No strangers to the field of elderly people and the law, the authors have updated their excellent text to incorporate changes that have taken place in the 20 years since the first edition was published. There have been some considerable changes since then, not least the introduction of the Mental Capacity Act 2005.
The original aim of the book was to inform and educate practitioners and the ‘elderly people’ of the title. I wonder if such a weighty text would be of interest to the ‘man on the Clapham omnibus’ owing to its density. But this is certainly a useful text for professionals working in what is a rapidly growing area. There is so much to learn when advising the elderly and managing their affairs that any summarisation of the law’s minefields is welcome.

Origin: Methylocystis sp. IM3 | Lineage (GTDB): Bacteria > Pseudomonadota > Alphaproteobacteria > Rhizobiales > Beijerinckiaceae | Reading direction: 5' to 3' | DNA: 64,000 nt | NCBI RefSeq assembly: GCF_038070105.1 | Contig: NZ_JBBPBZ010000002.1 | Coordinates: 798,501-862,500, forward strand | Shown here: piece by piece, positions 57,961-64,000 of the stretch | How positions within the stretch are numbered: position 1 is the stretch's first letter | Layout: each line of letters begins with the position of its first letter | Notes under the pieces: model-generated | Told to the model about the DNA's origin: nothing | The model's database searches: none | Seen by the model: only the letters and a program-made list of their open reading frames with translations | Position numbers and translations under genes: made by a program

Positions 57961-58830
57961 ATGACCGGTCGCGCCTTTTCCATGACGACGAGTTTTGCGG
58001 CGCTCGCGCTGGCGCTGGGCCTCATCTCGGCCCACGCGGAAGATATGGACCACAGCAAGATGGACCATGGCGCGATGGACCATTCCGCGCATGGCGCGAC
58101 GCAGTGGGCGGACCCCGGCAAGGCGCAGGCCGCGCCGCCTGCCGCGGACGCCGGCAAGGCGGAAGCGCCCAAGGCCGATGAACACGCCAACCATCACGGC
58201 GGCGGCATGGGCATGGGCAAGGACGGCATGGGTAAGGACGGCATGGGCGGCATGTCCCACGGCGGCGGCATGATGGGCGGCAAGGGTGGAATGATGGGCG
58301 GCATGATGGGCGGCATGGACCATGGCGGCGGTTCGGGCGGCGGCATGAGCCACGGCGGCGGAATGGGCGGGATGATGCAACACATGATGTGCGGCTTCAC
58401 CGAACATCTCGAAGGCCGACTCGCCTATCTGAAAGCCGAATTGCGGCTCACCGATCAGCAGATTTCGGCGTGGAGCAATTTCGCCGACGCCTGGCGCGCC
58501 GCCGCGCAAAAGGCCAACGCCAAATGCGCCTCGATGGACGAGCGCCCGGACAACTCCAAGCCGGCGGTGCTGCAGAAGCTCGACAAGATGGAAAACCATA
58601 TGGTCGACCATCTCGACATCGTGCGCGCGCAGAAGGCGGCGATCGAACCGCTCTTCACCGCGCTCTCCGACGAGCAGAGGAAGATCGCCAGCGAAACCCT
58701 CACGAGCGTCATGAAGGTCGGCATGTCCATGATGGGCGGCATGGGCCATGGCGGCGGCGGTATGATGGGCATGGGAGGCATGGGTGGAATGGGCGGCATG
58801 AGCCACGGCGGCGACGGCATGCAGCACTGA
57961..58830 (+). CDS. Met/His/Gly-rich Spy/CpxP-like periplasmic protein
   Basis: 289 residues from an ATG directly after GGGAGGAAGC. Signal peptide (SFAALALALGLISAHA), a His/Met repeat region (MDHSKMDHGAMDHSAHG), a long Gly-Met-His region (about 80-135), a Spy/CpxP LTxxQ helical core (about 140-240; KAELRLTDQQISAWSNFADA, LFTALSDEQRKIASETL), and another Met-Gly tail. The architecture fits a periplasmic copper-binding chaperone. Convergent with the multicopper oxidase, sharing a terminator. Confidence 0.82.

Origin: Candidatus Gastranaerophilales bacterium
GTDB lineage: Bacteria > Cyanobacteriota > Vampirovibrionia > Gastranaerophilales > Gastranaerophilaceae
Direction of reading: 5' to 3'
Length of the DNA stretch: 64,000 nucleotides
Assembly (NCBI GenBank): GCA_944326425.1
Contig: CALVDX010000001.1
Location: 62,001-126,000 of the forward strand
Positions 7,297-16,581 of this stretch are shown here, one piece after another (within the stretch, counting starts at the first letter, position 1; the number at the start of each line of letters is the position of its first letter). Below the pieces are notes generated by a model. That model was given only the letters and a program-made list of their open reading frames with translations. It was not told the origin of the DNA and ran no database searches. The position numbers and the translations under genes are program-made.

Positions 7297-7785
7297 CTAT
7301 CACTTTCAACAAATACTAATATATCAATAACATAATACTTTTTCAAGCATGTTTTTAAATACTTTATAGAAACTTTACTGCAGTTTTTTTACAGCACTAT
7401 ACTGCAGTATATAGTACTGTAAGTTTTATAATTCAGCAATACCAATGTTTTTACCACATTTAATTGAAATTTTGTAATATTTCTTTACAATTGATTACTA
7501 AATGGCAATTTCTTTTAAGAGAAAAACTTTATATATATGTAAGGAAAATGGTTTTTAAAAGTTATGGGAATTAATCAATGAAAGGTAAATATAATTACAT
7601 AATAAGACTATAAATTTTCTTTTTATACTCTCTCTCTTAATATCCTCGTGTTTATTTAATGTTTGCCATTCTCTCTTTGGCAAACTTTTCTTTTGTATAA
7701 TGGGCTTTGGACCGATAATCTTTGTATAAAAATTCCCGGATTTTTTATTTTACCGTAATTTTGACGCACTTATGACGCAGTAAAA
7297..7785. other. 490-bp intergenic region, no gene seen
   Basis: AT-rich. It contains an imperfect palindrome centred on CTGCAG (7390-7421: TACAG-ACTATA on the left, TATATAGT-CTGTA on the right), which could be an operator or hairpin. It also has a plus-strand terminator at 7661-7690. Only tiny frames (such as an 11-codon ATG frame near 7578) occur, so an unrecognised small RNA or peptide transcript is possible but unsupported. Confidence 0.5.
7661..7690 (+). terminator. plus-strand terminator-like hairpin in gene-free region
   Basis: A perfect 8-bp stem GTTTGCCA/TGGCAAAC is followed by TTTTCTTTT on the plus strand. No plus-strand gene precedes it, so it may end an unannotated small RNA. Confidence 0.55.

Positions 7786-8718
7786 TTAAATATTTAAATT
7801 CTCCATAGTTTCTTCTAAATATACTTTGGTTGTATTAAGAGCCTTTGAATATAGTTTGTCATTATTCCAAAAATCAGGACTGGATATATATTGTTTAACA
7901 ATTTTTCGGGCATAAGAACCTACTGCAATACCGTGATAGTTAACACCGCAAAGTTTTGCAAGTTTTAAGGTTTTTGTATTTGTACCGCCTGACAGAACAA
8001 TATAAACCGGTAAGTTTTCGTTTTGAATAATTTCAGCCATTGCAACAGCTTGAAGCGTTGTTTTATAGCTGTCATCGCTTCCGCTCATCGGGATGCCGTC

Gordon Ashton, Caroline Bielanska
Jordan Publishing (£50)
The book covers the basics of the law and its jurisdiction. However, it also discusses other areas that may have an impact on the practitioner, such as health care and community care. I found those chapters particularly useful as these are areas that are perhaps not well known.
As someone involved with managing the finances of the elderly through both powers of attorney and deputyships, the insights provide a useful tool. One criticism is that the book does not cover the Care Act 2014, though I suspect that this will command its own chapters in future editions.
I can do no better than to quote Gordon R Ashton’s preface when he says that the aim of the book is to consolidate the numerous sources of the law from legislation and case law to government guidance to ‘achieve an overview in a world of legal specialisms’. This book achieves just that.
Heledd Wyn is an associate at Clarke Willmott in Bristol